Potential pathogenesis of uncued and cued panic attacks in panic disorder: Initial unexpected attacks may result from an acid/base imbalance or from altered chemosensory mechanisms that represent a ‘threat to homeostasis’. Although the exact origin of pH disturbance is unknown, it may arise due to genetic predisposition, respiratory abnormalities and other factors. This may produce a state of alarm and subsequent activation of threat response systems leading to elevated fear, cardiovascular and respiratory symptoms which, phenomenologically, constitute a panic attack. Further, experiencing uncued panic attacks may sensitize threat response systems to exteroceptive triggers such as stress, panic context and associated phobic cues leading to cued panic attacks. Persistence of uncued and cued panic attacks results in full-blown panic disorder.
Many clinical and preclinical studies have focused on dysregulation of central fear circuitry that includes components of the limbic network, which involves connections between the amygdala and the anterior cingulate cortex (Broadman’s area 25, 24/32) as well as midbrain regions including the periaqueductal gray matter in panic.10, 14 These studies have provided useful information relevant to cued panic attacks and phobias in PD subjects; however, the genesis of unexpected panic attacks still remains elusive to panic researchers. James18 first proposed that feelings and emotion can derive from interoceptive sensing of our body states. These internal triggers and interoceptive chemosensory pathways are of particular relevance to PD as initial attacks come ‘out of no-where’. Moreover, accumulating evidence supports a principal role of pH homeostasis in panic physiology and suggests that acidosis may be an interoceptive trigger for panic attacks. Consistent with this, a recent study with ambulatory monitoring, a valid approach for studying spontaneous panic, reported pH disturbances and altered respiratory rhythms in subjects during the final minutes before the onset of a panic attack.19 Well-characterized and clinically relevant methods of inducing panic, such as CO2 inhalation or sodium lactate infusion, cause acid–base disturbances.16 Importantly, CO2 inhalation and sodium lactate infusion stimulate respiration, which is itself tightly regulated by pH.20 Thus, it is intriguing that despite their disparate effects, respiratory acidosis and metabolic alkalosis, both CO2 inhalation and sodium lactate administration lead to extracellular and intracellular acidosis in the brain.16, 21 In addition, neuroimaging studies also raise the possibility of dysregulated acid–base buffering and increased plasma and brain lactate responses to metabolic challenges in PD.22, 23, 24 There is also a high prevalence of hyperventilation and other respiratory abnormalities among patients with PD.21, 25, 26 The link between panic attacks and pH disturbances also forms the basis of the false suffocation alarm theory of spontaneous panic, where CO2 hypersensitivity may exist due to a malfunctioning suffocation alarm monitor.27 Below we discuss specific areas of investigation that support the panic-pH link.
Brain pH in patients with PD: evidence from neuroimaging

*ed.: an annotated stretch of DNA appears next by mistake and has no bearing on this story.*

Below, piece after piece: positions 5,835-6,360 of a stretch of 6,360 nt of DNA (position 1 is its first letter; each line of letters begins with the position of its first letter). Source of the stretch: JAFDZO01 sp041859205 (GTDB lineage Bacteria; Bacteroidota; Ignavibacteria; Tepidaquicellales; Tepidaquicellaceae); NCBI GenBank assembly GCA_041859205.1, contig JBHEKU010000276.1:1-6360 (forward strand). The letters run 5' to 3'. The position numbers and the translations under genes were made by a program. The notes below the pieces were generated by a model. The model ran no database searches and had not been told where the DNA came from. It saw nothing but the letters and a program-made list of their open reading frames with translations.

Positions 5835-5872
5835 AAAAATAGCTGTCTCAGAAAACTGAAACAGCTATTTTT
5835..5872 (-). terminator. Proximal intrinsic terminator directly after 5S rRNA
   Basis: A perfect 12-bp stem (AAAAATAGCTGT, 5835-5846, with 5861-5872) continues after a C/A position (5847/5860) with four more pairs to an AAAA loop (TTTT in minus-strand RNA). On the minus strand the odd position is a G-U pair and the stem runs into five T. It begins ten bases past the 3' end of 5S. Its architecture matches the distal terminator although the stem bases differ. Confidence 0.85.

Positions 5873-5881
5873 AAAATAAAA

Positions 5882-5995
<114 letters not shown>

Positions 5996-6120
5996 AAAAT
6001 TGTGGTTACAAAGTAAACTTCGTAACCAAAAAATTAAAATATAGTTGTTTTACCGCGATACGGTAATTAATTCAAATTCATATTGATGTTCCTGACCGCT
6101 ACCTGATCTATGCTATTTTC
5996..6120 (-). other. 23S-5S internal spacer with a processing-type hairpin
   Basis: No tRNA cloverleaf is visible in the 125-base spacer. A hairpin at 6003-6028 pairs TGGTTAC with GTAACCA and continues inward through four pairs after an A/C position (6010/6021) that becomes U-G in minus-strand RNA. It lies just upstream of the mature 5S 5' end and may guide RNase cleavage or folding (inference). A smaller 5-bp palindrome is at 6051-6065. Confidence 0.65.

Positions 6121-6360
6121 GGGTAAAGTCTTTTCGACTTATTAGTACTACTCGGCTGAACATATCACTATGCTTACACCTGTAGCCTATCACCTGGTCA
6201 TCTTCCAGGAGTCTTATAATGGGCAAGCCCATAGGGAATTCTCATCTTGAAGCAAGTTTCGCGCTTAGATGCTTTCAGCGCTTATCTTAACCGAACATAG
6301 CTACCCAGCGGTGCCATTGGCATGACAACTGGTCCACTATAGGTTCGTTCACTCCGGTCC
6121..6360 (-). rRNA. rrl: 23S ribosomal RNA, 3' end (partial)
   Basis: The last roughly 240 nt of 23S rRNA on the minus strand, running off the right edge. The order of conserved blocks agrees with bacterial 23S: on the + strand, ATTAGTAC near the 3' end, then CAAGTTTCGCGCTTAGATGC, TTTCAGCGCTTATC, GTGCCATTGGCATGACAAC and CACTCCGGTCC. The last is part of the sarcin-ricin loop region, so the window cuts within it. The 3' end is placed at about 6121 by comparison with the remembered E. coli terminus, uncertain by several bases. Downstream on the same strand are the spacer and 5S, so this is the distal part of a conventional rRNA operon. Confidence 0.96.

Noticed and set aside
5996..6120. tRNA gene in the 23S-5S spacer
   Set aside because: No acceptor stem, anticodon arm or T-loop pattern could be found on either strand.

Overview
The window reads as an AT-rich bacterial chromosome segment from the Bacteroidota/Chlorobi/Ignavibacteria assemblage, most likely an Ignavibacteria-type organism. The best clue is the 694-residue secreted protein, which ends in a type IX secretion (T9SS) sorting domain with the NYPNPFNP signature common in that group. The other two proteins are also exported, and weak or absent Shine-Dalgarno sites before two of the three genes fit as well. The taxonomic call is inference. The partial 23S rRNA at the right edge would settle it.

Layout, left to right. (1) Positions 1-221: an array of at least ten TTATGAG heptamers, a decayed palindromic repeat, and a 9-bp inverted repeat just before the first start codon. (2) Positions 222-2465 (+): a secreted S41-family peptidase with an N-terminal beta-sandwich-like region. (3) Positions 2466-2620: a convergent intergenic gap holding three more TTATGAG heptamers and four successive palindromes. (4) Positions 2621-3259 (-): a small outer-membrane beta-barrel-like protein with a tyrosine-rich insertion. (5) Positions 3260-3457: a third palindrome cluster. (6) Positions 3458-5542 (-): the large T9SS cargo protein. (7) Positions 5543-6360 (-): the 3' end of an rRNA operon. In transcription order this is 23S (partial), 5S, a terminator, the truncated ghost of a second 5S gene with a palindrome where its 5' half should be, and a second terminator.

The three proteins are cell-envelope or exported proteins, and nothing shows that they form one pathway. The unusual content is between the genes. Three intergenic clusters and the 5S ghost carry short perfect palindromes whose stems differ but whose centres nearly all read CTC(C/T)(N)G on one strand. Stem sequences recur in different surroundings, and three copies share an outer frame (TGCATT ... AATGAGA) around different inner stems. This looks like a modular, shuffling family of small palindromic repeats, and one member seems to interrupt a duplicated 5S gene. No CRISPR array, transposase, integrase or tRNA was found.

Neuroimaging studies on PD patients support a role of homeostatic pH disturbances in panic physiology (Table 1). The majority of these studies have focused on lactate responses to homeostatic or activity-dependent challenges. Given the close relationship between lactate and pH in the brain, the findings are consistent with a model of brain metabolic and pH dysregulation associated with altered function of acid-sensitive fear circuits as a trait vulnerability factor in PD. Exaggerated activity-dependent brain lactate responses are observed in PD patients, even remitted patients, as compared with healthy controls, suggestive of underlying pH abnormalities.23, 28 Further, activity-dependent changes in glutamate–glutamine were smaller in PD patients.28 Others have shown increased (and more prolonged) brain lactate levels compared with healthy comparison subjects during sodium lactate infusion, although resolution was limited.29 In a subsequent study, the greater and prolonged brain lactate rises in the insula in patients with PD during and following lactate infusion30 were observed—a finding of great importance given the central role of the insula in interoceptive pathways.31 Interestingly, differential brain metabolic responses fail to normalize following treatment with the selective serotonin reuptake inhibitor fluoxetine suggesting that abnormal metabolic lactate responses represent a trait feature of PD. Accentuated increases in brain lactate levels have also been reported in PD subjects during hyperventilation, that promotes pH imbalance, as compared with comparison subjects,22 suggesting that increased lactate possibly reflects altered cerebral blood flow in response to hypocapnia evoked by increased breathing. Using phosphorous (31P) spectroscopy, pH dynamics during hyperventilation were assessed by Friedman et al.,32 and reported an abnormal pH-buffering capacity in PD. Very recently, CO2-evoked activation in the brain stem area was reported in panic patients, controls and divers (representing a group with reduced CO2 sensitivity).33 The authors reported significant increases in activation within brain stem and insular areas in panic patients as compared with controls and diver groups supporting the role of these areas in interoceptive sensing and processing in PD. Recently, new magnetic resonance imaging techniques such as the T1 relaxation in the rotating frame (T1ρ) have been developed and have facilitated greater pH sensitivity and improved temporal and spatial resolution over 31P spectroscopy.34 Increased T1ρ was observed in PD patients in the occipital cortex as compared with healthy controls35 consistent with abnormal pH regulation in PD. Interestingly, the magnitude of the T1ρ response correlates with the severity of anxiety symptoms in patients with PD (but not in healthy subjects). Thus, it is increasingly apparent that this new imaging technique will allow for greater understanding of pH-dependent changes in PD. Finally, although studies of panic symptom provocation are still needed, evidence from functional magnetic resonance imaging and functional magnetic resonance imaging supports differences in metabolic activity or other factors such as cerebral blood flow may lead to altered pH homeostasis in PD.